Since earlier this year, our oil forecasts for 2016 have centered on prices returning to $50 per barrel (bbl), the level we believed would help stabilize U.S. production – a prerequisite to meeting even trend demand growth.
Oil prices are now hovering around this level at the front of the forward curve and are about 10% higher one year forward. And as investors eye the outcome of OPEC’s 30 November meeting in Vienna, we’re offering a look at the thinking behind our 2017 outlook for prices in the low to mid $50s.
Simply put, we expect the market rebalancing witnessed this year to continue, which should help sustain higher prices than the average during 2016. We have not adjusted our production outlook for OPEC members and Russia, despite their attempts to coordinate policy in recent months. We are skeptical that actual output will change significantly, for a variety of reasons. If anything, we view the risks related to OPEC production as symmetric around our 33.35 million barrels per day (b/d) baseline due to the potential for Libya and Nigeria to return.
Our oil forecast framework considers both the long end of the forward curve, anchored by the marginal cost at which supply should be able to grow to meet future demand; and the short end, which applies either a premium or a discount to the long end depending on whether the market has a surplus or a deficit. Taking these factors together, our forecast for 2017 essentially represents a short-term discount to the expected long-term price.
We anchor our long-term (three- to five-year) view for oil prices between $57/bbl and $62/bbl. While admittedly the response of oilfield service costs to an expected increase in energy-directed investment is uncertain, we think this is a range the market will come to accept as one where non-OPEC production would accelerate to meet trend demand growth of roughly 1.1 million b/d.
On the short end, we believe the oil market has essentially rebalanced, as evidenced by the end of nearly two years of persistent global stock builds. While this offers scope for considerably higher prices in 2017, inventories remain elevated, and our baseline view is for relatively modest inventory draws on net over the next 12 to 15 months. We thus expect spot prices to remain at a discount to longer-dated prices, but not to the extremes we saw earlier this year.
Our baseline forecast presumes slightly above-trend demand growth of 1.2 million b/d. We see modest supply growth in non-OPEC countries (led by Russia, Kazakhstan, Brazil and Canada) and a broad stabilization of output declines elsewhere outside of OPEC. In the U.S., we think it will take a few more quarters for production to first stabilize around 8.5 million b/d and then grow.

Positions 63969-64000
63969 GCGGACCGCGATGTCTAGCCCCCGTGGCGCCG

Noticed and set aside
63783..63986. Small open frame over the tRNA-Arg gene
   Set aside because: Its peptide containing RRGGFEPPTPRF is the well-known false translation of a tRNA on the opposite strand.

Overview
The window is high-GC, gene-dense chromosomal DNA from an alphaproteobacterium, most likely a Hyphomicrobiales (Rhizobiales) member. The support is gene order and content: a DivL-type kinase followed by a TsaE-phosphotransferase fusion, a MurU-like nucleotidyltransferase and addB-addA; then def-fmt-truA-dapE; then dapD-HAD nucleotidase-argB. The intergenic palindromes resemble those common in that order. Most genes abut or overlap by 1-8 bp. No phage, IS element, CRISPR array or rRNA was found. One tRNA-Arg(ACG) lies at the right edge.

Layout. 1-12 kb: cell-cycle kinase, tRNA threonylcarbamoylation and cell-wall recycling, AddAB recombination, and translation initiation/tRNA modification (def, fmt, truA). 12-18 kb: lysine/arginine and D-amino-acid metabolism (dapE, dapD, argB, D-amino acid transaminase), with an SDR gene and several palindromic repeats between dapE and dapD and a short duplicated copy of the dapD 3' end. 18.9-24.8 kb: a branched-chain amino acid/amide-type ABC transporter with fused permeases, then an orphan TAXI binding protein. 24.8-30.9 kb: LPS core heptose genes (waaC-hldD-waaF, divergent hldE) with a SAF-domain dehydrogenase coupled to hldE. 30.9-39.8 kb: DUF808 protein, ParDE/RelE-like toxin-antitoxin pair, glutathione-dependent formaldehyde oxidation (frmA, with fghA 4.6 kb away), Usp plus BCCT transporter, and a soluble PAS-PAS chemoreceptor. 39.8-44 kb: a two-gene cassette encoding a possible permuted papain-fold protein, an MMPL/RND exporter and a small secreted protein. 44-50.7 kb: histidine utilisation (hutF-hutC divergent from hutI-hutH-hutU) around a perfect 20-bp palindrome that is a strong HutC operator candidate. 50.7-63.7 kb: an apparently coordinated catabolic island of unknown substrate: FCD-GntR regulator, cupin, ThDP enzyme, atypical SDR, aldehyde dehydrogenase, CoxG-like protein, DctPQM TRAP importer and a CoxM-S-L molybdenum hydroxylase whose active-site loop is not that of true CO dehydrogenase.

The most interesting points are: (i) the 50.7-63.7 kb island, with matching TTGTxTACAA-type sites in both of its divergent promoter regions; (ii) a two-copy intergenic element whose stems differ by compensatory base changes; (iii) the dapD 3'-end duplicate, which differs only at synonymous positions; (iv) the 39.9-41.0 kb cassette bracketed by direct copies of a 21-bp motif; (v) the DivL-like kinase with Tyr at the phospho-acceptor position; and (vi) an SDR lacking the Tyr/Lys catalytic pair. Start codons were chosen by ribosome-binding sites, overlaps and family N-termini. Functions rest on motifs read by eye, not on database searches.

As for OPEC countries, our baseline pre-Algeria meeting was for OPEC output to fall seasonally in the fourth and first quarters before returning to new highs in the middle of 2017. All told, OPEC production should rise modestly in 2017 compared with 2016, on the order of 300,000 b/d.
Despite OPEC’s clear shift to talking prices up (rather than down, as it had been doing into second-quarter 2016), we remain cautious on changing our production outlook. It’s been nearly seven years since OPEC has agreed on individual country quotas and five years since the last OPEC-wide production guidance; we’d expect much debate about appropriate baselines before members even discuss allocations, particularly with output accelerating further since the Algeria meeting. The obstacles to reaching an agreement thus remain formidable, as do the challenges of imposing and monitoring producer discipline. Moreover, Nigerian and Libyan output are not governed by any central authority and remain a wild card.
Still, we acknowledge that the upcoming OPEC meetings are a source of uncertainty. A variation in OPEC output of 1 million b/d from our baseline forecast (+/- 500 b/d ) could cause our price view to vacillate between $45/bbl and $60/bbl and would have big implications for the shape of the forward curve – and all this assumes continued global economic growth and normal winter weather.
Any way you look at it, the next year in oil markets will, at the very least, be interesting.
Greg Sharenow is a PIMCO portfolio manager focusing on real assets and is a frequent contributor to the PIMCO Blog.